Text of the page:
Folk Festival, Poconos Blues Festival, Mississippi Valley Blues Festival, Bukka White/Aberdeen Blues Festival, Waterfront Blues Festival,
T-Bone Walker Festival, Mance Lipscomb/Navasota Blues Festival, Simi Valley Cajun/Blues Fest, Gator by the Bay Fest, Long Beach Creole Fest, Baton Rouge Blues Festival, Animas River Festival, Tall City Blues Festival, Snowy Range Music Festival, Piazza Blues, Blues Festival Tiel, Clarksdale Juke Joint Festival, and more.
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Pipp Gillette lives and works on the family ranch near Lovelady, Texas,
where his grandfather started raising cattle and cotton in 1912.
Pipp and his late brother Guy received the Western Heritage Award for Outstanding Traditional Western Album
of 2011 and the 2013 Western Heritage Award for Outstanding Original Western Composition for their performance of the
Waddie Mitchell song "Trade Off.” Drawing on a lifelong interest in Western history and music,
Pipp plays traditional cowboy music on guitar, banjo, harmonica and bones.
Pipp’s newest CD Singing Songs by Waddie and Pipp received the
Western Heritage Award for Outstanding Traditional Western Album of 2016.
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His best songs are slices of life that leave you wanting the rest of the pie. Sometimes laconic but never lazy, Doug MacLeod is a class act story teller. On “Serious Doin’ Woman” he hooks up with a lady in a plain cotton dress while ridin’ the dog (travelin’ on a Greyhound bus).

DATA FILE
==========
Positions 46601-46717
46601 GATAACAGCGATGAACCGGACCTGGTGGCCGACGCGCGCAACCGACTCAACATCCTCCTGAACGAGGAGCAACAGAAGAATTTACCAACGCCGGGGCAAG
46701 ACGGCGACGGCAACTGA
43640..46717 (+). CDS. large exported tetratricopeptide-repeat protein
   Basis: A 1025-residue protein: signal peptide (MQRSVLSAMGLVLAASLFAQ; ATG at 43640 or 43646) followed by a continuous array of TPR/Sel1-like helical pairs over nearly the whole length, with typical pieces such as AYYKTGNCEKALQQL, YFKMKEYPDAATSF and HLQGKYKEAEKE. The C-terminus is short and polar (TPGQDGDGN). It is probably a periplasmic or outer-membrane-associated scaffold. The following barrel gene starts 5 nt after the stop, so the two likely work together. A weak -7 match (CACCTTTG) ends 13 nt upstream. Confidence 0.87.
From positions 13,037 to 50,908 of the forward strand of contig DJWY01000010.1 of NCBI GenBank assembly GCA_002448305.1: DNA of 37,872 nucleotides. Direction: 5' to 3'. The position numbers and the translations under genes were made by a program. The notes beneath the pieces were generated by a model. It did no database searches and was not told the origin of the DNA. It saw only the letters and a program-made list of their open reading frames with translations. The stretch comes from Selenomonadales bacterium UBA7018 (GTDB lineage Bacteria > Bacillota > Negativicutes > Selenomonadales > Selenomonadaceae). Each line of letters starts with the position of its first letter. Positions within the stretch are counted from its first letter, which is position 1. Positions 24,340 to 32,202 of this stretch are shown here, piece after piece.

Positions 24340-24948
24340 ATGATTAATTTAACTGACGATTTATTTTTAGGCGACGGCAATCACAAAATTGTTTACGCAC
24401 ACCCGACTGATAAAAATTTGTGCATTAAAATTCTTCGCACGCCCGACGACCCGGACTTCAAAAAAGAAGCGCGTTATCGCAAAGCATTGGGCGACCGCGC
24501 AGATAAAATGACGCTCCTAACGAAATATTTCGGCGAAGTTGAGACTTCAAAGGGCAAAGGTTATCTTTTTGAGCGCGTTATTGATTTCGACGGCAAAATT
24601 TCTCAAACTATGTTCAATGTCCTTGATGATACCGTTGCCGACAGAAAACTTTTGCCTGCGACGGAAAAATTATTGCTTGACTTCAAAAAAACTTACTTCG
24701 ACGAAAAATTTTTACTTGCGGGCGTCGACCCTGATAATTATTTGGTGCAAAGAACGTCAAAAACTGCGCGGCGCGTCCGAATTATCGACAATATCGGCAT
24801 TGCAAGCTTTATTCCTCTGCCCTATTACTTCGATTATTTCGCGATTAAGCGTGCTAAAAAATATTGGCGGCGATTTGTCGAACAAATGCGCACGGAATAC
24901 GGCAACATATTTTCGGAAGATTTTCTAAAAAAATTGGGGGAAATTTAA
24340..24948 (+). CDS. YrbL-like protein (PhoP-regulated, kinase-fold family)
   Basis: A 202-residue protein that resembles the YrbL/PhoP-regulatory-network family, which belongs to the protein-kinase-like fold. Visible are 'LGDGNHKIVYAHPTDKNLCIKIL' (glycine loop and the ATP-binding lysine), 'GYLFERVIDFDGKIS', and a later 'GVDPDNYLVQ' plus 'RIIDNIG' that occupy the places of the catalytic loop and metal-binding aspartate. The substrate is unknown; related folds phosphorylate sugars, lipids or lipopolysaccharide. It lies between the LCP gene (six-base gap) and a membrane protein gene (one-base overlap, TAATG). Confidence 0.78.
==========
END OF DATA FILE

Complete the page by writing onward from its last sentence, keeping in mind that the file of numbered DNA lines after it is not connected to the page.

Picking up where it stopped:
The ghost of Tony Joe White’s “Polk Salad Annie” infuses his guitar work as their mutual seduction moves forward at a truck stop. “Well, we got on that bus together,” he sings all slippery and whispy. “I guess you might be wonderin’ what happened on that bus. Well, that’s another song. Yeah, fellas, that’s another song.” He leaves you wanting the rest of that pie.
MacLeod recalls his lounge lizard days on “Ain’t It Rough,” where a lady with “more makeup than five drag queens in West Hollywood” rudely tells him he’s too loud, and he corrects her. “That’s Mac – Leod, acoustic bass and guitar, not loud!” She asks about his “speaker.”
"Like all great blues men, MacLeod lives his music, and the songs are not just on the tips of his fingers and tongue, they are one with his being." - Blues Music Magazine
“That’s an amplifier. We use that so we can hear ourselves while you all are enjoying your dinners, libation, conversation, and watching television.” And the way he says television captures the repugnance of the lounge lizard to the diners’ ignoring of his music.
“Ain’t It Rough” is a blues take on country artist Jerry Reed, “Vanetta” rides the strings of John Lee Hooker, and “Raylene” is Elmore James with a Robert Johnson mellow blend.
MacLeod borrows from Louis Jordan on “Rock It Till The Cows Come Home” and Duke Ellington on “You Got That Right (And That Ain’t Bad).” And his standup bass player Denny Croy’s credits include early rock and roller Freddie “Boom Boom” Cannon of “Pallisades Park” fame, while his pianist Michael Thompson has played with The Eagles.